Better Imaging Through Fire

To improve the ability of researchers to see through fire, NIST has developed an imaging system using ordinary blue light to dramatically clear the picture. (Source: NRFL / NIST)

Researchers at the National Insti­tute of Standards and Tech­nology NIST have demons­trated that ordinary blue light can be used to signi­ficantly improve the ability to see objects engulfed by large, non-smoky natural gas fires like those used in labora­tory fire studies and fire-resis­tance standards testing. The blue-light imaging method can be a useful tool for obtaining visual data from large test fires where high tempera­tures could disable or destroy conven­tional electrical and mechanical sensors.

The method provides detailed infor­mation to researchers using optical analysis such as digital image corre­lation (DIC), a technique that compares successive images of an object as it deforms under the influence of applied forces such as strain or heat. By precisely measuring the movement of indi­vidual pixels from one image to the next, scientists gain valuable insight about how the material responds over time, including behaviors such as strain, displace­ment, defor­mation and even the micro­scopic beginnings of failure. However, using DIC to study how fire affects structural materials presents a special challenge: How does one get images with the level of clarity needed for research when bright, rapidly moving flames are between the sample and the camera?

“Fire makes imaging in the visible spectrum difficult in three ways, with the signal being totally blocked by soot and smoke, obscured by the intensity of the light emitted by the flames, and distorted by the thermal gradients in the hot air that bend, or refract, light,” said Matt Hoehler, a research structural engineer at NIST’s National Fire Research Labora­tory (NFRL). “Because we often use low-soot, non-smoky gas fires in our tests, we only had to overcome the problems of bright­ness and distor­tion.”

To do that, Hoehler and colleague Chris Smith, a research engineer formerly with NIST and now at Berk­shire Hathaway Specialty Insu­rance, borrowed a trick from the glass and steel industry where manu­facturers monitor the physical charac­teristics of materials during produc­tion while they are still hot and glowing. “Glass and steel manufacturers often use blue-light lasers to contend with the red light given off by glowing hot materials that can, in essence, blind their sensors,” Hoehler said. “We figured if it works with heated materials, it could work with flaming ones as well.”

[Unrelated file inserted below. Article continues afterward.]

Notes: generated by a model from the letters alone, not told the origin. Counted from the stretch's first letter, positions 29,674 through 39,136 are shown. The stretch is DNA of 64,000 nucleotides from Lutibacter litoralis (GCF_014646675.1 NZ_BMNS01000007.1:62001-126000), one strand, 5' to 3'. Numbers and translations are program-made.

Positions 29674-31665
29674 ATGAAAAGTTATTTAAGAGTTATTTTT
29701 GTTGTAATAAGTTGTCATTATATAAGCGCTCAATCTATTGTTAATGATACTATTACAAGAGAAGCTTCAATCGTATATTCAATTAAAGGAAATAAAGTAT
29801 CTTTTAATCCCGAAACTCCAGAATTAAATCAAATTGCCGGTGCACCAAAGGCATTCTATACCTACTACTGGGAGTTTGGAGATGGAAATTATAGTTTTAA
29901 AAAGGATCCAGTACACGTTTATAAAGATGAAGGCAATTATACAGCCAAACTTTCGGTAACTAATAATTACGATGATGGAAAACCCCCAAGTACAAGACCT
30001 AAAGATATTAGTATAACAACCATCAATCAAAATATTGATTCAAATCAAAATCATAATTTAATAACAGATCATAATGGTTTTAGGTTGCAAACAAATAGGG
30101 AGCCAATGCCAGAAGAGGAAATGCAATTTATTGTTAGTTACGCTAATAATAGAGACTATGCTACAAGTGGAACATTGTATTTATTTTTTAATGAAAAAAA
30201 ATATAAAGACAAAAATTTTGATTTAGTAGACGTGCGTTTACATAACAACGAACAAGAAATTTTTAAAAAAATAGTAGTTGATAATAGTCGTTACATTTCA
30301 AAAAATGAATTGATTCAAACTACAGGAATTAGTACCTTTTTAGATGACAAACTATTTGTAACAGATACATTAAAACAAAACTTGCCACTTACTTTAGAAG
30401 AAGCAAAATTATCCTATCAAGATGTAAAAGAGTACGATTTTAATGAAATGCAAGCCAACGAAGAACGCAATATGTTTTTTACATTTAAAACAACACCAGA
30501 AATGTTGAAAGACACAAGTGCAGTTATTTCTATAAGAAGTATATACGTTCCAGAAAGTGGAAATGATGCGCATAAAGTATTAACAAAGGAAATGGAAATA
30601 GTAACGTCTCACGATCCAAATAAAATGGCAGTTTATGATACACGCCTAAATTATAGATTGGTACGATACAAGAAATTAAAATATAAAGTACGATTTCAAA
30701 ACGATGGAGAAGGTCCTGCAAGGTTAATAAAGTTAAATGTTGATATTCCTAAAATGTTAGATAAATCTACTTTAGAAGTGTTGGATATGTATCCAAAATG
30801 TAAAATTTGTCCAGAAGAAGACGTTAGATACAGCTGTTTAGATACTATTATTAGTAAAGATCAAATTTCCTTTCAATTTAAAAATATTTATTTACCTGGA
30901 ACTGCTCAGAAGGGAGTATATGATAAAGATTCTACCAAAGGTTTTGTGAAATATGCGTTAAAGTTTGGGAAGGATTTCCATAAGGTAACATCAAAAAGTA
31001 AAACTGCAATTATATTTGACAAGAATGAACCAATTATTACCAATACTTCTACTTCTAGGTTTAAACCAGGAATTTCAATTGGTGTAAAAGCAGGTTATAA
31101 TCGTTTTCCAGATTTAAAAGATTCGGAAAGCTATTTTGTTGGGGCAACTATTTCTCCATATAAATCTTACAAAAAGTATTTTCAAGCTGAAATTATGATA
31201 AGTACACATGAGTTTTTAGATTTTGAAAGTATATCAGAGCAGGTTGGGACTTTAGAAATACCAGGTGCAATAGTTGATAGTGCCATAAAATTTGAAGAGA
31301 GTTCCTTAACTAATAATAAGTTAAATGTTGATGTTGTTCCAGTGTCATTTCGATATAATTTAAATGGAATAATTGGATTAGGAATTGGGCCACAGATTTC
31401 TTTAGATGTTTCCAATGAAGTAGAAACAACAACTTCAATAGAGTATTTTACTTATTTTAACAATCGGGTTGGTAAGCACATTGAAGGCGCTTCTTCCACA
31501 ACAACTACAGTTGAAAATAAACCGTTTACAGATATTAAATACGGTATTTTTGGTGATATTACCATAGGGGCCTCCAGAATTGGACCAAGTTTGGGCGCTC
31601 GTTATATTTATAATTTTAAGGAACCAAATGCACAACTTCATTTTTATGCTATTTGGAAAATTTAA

Hoehler and Smith used commer­cially available and inex­pensive blue light-emitting diode (LED) lights with a narrow-spectrum wave­length around 450 nano­meters for their experi­ment. Initially, the researchers placed a target object behind the gas-fueled test fire and illu­minated it in three ways: by white light alone, by blue light directed through the flames and by blue light with an optical filter placed in front of the camera. The third option proved best, reducing the observed inten­sity of the flame by 10,000-fold and yielding highly detailed images.

However, just seeing the target wasn’t enough to make the blue-light method work for DIC analysis, Hoehler said. The researchers also had to reduce the image distortion caused by the refraction of light by the flame. “Luckily, the behaviors we want DIC to reveal, such as strain and defor­mation in a heated steel beam, are slow processes relative to the flame-induced distortion, so we just need to acquire a lot of images, collect large amounts of data and mathe­matically average the measure­ments to improve their accuracy,” Hoehler explained.

To validate the effec­tiveness of their ima­gining method, Hoehler and Smith, along with Canadian colla­borators John Gales and Seth Gatien, applied it to two large-scale tests. The first examined how fire bends steel beams and the other looked at what happens when partial combustion occurs, progres­sively charring a wooden panel. For both, the imaging was greatly improved. “In fact, in the case of material charring, we feel that blue-light imaging may one day help improve standard test methods,” Hoehler said. “Using blue light and optical filtering, we can actually see charring that is normally hidden behind the flames in a standard test. The clearer view combined with digital imaging improves the accuracy of measure­ments of the char location in time and space.”

Hoehler also has been involved in the develop­ment of a second method for imaging objects through fire with colleagues at NIST’s Boulder, Colorado, labora­tories. In an upcoming paper, the researchers demons­trate a laser detection and ranging (LADAR) system for measuring volume change and move­ment of 3D objects melting in flames, even though moderate amounts of soot and smoke. (Source: NIST)

Reference: C. M. Smith et al.: Imaging Through Fire Using Narrow-Spectrum Illumination, Fire Technol., online 23 July 2018; DOI: 10.1007/s10694-018-0756-5

Link: National Fire Research Laboratory Group, National Institute of Standards and Technology NIST, Gaithersburg, USA

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